Appropriateness could especially help genomic medicine. There is limited, but growing, evidence about the clinical impact of using genetic and genomic technologies in most patient populations. Some applications rest on a solid evidence base, including Lynch syndrome screening and HLA-B*57:01 testing before abacavir use. Others, however, remain controversial, such as pharmacogenetic testing for clopidogrel dosing and universalBRCA screening for breast cancer risk. For many of the proposed applications of genomic medicine, there is currently insufficient evidence for clinical utility as strictly defined by guidelines or policymakers. Moreover, because each patient’s genotype is unique, there will never be empirical evidence to address every possible clinical question arising in genomic medicine. However, because all patients are unique for reasons other than genotype, this challenge is not particular to genomic medicine. Even for medical interventions supported by decades of experience and research, such as percutaneous coronary interventions, appropriateness methodologies have been used to aggregate both scientific evidence and expert opinion and extrapolate knowledge to clinical scenarios for which no specific evidence base exists. Clinical experts convene to review available literature and then apply clinical judgment in determining whether a certain intervention is appropriate for a certain context. This can be a highly effective approach for managing decision making in the face of uncertainty around the evidence in specific scenarios.

Toward Appropriate Genomic Medicine

This methodology could also help advance the policy debate in genomics, a field with active research, a rapidly evolving evidence base, and a body of cutting-edge scientists with deep clinical expertise. A quantitative examination of appropriateness in genomic medicine could have at least 3 important outcomes. First, it will identify clinical contexts for which experts broadly agree that a specific genetic test or management strategy is appropriate. In the absence of high-grade randomized trial evidence, some policymakers state they would consider expert opinion in coverage decisions. Agreement about a test’s appropriateness among a diverse panel drawn from leading professional societies and clinical centers should be particularly compelling. It may also signal suitable targets for clinical decision support to be delivered within electronic health records to help providers. Second, this methodology will identify areas of genomic medicine deemed inappropriate. This is important because genomic medicine, like all other specialties, is practiced in an environment of constrained healthcare resources. The American College of Medical Genetics and Genomics recognized this in its recent participation in the American Board of Internal Medicine’s Choosing Wisely campaign, identifying 5 wasteful genetic testing contexts. Third, this method can identify specific genomic medicine contexts for which experts significantly disagree about appropriateness, which might represent high-priority areas for research.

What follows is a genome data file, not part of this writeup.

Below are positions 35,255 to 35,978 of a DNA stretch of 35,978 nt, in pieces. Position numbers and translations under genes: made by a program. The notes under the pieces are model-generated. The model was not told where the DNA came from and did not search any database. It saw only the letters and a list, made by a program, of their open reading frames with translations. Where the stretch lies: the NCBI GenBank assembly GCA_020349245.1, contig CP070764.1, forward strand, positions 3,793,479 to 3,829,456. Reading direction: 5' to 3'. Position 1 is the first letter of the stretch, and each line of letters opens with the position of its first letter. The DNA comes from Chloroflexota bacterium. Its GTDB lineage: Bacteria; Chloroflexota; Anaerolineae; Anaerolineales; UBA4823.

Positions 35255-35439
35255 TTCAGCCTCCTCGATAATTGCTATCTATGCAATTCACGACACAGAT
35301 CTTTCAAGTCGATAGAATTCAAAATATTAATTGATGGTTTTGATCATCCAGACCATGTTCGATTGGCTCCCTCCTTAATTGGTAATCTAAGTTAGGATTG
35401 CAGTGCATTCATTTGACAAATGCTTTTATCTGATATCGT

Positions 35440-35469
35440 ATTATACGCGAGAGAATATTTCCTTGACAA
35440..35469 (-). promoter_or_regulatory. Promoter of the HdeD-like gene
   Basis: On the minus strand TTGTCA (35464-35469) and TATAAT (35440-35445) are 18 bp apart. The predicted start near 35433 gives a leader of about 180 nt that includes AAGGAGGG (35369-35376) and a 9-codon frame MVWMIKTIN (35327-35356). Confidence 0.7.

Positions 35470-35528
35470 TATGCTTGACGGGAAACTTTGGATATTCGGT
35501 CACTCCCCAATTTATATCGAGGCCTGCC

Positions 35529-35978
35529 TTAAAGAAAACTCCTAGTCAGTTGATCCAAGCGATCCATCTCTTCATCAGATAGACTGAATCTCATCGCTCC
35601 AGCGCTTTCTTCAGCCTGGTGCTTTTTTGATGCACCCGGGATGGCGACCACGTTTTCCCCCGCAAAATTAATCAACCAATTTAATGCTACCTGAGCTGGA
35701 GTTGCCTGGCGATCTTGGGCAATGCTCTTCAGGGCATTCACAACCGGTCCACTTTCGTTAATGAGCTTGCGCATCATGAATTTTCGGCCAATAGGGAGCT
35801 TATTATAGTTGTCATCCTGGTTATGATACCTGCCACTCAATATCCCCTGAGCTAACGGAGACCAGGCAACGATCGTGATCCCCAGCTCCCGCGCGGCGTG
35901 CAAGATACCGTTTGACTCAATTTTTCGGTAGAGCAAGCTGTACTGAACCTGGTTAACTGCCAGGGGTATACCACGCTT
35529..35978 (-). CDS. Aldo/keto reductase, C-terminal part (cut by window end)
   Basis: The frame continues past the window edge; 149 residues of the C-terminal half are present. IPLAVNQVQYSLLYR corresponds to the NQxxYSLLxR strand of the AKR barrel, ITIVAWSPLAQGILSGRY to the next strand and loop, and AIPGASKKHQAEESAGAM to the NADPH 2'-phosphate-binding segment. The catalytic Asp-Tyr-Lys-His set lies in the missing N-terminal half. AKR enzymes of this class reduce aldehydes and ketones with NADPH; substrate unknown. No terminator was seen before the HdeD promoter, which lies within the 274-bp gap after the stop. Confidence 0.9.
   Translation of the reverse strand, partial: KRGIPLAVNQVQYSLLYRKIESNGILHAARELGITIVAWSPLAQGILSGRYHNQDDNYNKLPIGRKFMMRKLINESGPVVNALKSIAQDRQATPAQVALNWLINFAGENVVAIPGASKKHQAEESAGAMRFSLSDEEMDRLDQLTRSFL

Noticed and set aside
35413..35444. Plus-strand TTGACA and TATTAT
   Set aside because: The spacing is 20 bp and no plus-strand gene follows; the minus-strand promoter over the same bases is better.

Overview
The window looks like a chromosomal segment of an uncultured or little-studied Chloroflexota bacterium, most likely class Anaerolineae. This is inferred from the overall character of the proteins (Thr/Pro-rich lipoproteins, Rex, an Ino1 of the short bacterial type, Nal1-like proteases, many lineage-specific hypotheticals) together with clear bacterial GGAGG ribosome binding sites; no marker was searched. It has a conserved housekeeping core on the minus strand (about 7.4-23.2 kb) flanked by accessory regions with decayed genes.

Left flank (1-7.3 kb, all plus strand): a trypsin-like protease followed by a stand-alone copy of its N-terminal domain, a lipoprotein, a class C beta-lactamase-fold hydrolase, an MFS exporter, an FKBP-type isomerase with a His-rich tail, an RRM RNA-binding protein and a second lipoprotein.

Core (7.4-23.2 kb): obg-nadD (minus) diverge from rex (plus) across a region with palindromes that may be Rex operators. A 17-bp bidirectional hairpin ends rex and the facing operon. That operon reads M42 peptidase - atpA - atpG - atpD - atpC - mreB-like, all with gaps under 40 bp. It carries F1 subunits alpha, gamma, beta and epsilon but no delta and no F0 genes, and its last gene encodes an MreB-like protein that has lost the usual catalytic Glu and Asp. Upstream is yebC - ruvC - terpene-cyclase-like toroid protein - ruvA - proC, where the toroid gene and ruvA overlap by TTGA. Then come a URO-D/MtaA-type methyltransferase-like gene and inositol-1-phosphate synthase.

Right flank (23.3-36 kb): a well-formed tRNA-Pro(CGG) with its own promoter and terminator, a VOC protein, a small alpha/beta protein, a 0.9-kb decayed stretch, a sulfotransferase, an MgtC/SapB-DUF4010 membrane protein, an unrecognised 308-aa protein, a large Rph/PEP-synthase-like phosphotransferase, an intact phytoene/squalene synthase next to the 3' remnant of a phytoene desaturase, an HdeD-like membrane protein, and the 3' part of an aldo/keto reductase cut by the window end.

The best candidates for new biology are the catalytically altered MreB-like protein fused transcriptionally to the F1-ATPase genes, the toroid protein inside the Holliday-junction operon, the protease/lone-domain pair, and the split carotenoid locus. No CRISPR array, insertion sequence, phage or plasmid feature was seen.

It is important to note that neither clinical utility nor appropriateness implies cost-effectiveness. Indeed, expert panel members are asked to consider only the benefits and harms to patients, not costs, when assessing an intervention’s appropriateness. However, a determination of an intervention’s cost-effectiveness relies first on an assessment of its net benefit, which appropriateness seeks to define though scientific evidence and input from the experts who take care of patients.

If genome sequencing is to be increasingly used in clinical care, these issues must be addressed. The ongoing discussions about clinical utility in genomic medicine reflect a tension between optimizing patient care and getting value from limited healthcare resources. The concept of appropriateness can help identify a balance between these 2 worthy goals.


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-Jason L. Vassy, MD, MPH, SM, David W. Bates, MD, MSc, Michael F. Murray, MD

This article originally appeared in the June 2016 issue of The American Journal of Medicine.